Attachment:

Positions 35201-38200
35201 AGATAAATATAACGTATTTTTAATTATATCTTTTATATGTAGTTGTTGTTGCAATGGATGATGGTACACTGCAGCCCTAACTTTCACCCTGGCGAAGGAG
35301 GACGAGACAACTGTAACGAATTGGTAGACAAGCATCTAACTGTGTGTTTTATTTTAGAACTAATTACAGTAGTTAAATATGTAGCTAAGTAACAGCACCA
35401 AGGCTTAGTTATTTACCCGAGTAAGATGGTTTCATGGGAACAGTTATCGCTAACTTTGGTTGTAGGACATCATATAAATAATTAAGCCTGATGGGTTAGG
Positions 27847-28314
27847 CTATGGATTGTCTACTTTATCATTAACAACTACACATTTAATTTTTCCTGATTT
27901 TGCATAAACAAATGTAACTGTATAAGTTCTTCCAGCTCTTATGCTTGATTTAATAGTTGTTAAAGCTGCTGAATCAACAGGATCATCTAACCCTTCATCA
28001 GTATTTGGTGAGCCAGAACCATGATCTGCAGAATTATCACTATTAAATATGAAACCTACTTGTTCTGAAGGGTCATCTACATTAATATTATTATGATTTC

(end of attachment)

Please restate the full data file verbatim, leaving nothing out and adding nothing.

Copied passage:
Positions 35201-38200
35201 AGATAAATATAACGTATTTTTAATTATATCTTTTATATGTAGTTGTTGTTGCAATGGATGATGGTACACTGCAGCCCTAACTTTCACCCTGGCGAAGGAG
35301 GACGAGACAACTGTAACGAATTGGTAGACAAGCATCTAACTGTGTGTTTTATTTTAGAACTAATTACAGTAGTTAAATATGTAGCTAAGTAACAGCACCA
35401 AGGCTTAGTTATTTACCCGAGTAAGATGGTTTCATGGGAACAGTTATCGCTAACTTTGGTTGTAGGACATCATATAAATAATTAAGCCTGATGGGTTAGG
Positions 27847-28314
27847 CTATGGATTGTCTACTTTATCATTAACAACTACACATTTAATTTTTCCTGATTT
27901 TGCATAAACAAATGTAACTGTATAAGTTCTTCCAGCTCTTATGCTTGATTTAATAGTTGTTAAAGCTGCTGAATCAACAGGATCATCTAACCCTTCATCA
28001 GTATTTGGTGAGCCAGAACCATGATCTGCAGAATTATCACTATTAAATATGAAACCTACTTGTTCTGAAGGGTCATCTACATTAATATTATTATGATTTC